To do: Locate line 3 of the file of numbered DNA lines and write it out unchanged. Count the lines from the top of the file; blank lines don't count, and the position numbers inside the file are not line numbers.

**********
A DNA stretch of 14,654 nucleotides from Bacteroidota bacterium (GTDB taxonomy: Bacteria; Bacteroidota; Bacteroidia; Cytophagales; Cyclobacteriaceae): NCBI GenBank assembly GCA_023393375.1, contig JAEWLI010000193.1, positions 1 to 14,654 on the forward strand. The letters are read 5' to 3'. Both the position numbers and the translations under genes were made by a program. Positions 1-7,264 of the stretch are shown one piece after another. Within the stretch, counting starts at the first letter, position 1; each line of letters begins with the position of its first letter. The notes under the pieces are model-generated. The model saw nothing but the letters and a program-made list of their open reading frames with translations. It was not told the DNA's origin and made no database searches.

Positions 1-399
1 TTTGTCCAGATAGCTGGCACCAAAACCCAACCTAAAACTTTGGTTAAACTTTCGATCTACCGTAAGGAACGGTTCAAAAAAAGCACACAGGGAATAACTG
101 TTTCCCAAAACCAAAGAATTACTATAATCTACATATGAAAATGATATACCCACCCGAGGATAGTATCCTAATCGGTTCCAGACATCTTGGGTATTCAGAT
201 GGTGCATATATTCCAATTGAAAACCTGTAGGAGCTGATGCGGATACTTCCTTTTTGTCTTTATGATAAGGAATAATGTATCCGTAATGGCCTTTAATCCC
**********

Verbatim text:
1 TTTGTCCAGATAGCTGGCACCAAAACCCAACCTAAAACTTTGGTTAAACTTTCGATCTACCGTAAGGAACGGTTCAAAAAAAGCACACAGGGAATAACTG